## ABSTRACT

Several organisms, from slime molds to humans, are known to violate normative principles of economic rationality in decision making. In animals, the neural circuitry underlying behaviors that violate or conform to normative rationality is relatively poorly understood. We investigated whether zebrafish, a model organism with a strong suite of functional neuroimaging and genetic manipulation tools, showed rational behavior with respect to the principle of the Independence of Irrelevant Alternatives (IIA). We examined IIA in social decision making by measuring revealed preferences from spatial trajectories of freely swimming individual zebrafish in an arena where they could view and perform shoaling behavior near conspecific zebrafish in adjacent display tanks. IIA was tested in terms of the invariance of shoaling choices between binary and ternary sets of various display fish group sizes. We provide the first report of evidence for violation of IIA in zebrafish, both in terms of the constant ratio rule and in terms of the principle of regularity. This also is a rare example of violation of rationality in a single attribute dimension, and it opens up a range of possibilities to study the neural basis of context dependent decision making.

## Introduction

The normative principles of economic rationality define individuals as behaving rationally when they make consistent choices that maximize their utility. Such consistent choices can be represented through a stable ordinal utility function that maximizes ‘expected utility’, from which axiomatic principles of transitivity and independence of irrelevant alternatives (IIA) follow^{1}. Transitivity is complied with if in a choice set of A, B and C, an individual who has a stable preference of A over B, and B over C, always prefers A over C. IIA refers to the consistency of preference of A over B regardless of the presence of other items in the choice set^{2}. Specifically, Luce’s choice axiom of constant ratios IIA(L) is upheld when the ratio of the probabilities of choosing A and B in the choice set A,B remains constant even with a larger choice set A,B,C^{3}. Another specific derivative principle of IIA, the principle of regularity, is met when the addition of an alternative to the choice set does not increase the absolute preference for any existing option^{4,5}.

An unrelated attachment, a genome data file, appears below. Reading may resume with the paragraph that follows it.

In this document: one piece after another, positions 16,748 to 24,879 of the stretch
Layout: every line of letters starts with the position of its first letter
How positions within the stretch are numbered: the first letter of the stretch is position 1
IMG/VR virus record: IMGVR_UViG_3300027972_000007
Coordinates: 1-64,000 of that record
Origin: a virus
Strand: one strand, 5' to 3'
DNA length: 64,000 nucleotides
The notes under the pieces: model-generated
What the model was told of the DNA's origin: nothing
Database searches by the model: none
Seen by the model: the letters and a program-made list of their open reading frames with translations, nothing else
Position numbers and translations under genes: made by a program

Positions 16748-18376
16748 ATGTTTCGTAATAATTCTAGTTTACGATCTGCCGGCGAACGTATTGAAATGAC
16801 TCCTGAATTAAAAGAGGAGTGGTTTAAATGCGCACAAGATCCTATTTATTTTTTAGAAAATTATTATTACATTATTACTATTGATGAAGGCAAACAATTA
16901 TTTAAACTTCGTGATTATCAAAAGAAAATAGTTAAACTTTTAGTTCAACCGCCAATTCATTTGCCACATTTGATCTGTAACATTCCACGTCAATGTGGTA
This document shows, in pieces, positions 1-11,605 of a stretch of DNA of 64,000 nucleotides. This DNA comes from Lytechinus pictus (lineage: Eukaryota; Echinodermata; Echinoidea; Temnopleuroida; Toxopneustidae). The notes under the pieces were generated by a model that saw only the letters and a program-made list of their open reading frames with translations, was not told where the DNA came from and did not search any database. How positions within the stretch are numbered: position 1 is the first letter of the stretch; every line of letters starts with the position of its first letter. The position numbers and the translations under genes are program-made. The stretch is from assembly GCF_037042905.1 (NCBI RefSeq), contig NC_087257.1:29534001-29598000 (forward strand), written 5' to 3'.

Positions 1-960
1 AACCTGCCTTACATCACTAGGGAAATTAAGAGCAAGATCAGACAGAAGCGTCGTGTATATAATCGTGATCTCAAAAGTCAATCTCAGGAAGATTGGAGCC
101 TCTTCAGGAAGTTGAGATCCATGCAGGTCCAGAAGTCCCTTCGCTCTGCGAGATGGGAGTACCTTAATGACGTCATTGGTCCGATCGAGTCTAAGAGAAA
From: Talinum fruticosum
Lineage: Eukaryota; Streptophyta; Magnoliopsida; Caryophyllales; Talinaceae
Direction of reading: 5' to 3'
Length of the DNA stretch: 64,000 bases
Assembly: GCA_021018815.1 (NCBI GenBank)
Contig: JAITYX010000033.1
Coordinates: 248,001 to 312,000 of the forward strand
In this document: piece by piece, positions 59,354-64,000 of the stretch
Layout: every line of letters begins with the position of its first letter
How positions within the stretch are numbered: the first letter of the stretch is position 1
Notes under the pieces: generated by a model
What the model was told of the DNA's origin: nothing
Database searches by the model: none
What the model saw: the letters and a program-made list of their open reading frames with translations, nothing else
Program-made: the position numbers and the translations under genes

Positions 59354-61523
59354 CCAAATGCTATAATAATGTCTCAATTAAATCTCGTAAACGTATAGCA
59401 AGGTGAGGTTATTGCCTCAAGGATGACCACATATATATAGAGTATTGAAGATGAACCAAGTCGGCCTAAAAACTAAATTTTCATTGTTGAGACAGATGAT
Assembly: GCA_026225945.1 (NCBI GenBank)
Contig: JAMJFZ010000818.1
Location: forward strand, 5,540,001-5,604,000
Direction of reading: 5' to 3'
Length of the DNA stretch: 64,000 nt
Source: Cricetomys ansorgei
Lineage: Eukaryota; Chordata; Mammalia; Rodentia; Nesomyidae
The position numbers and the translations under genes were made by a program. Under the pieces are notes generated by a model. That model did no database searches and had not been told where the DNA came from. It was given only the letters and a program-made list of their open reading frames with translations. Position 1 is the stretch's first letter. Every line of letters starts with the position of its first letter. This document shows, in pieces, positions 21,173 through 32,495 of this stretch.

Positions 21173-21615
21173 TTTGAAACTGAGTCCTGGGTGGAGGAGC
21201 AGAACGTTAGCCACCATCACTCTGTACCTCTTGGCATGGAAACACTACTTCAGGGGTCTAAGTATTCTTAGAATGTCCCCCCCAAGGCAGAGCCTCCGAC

Choices made by behavioral agents can be tested for whether they meet the conditions of these axiomatic principles. If so, these agents would be considered rational relative to each operationalized definition of rationality. Tests suggest transitivity and IIA are violated by humans^{6–8} and several other animals^{9–12}. These violations of rationality largely stem from the context dependence of decision making and suggest that the brain may calculate value relative to context, or through a process of comparison between choice attributes across available options^{13}. Models of value-first decision making, on the other hand, posit an absolute, context independent process of valuation underlying rational choices, where choice attributes have stable values represented in a cognitive utility scale^{13}. Dynamic models of decision making, where option valuation, comparison and decision formation are dynamic and intertwined, have accounted for several context effects^{14–16}.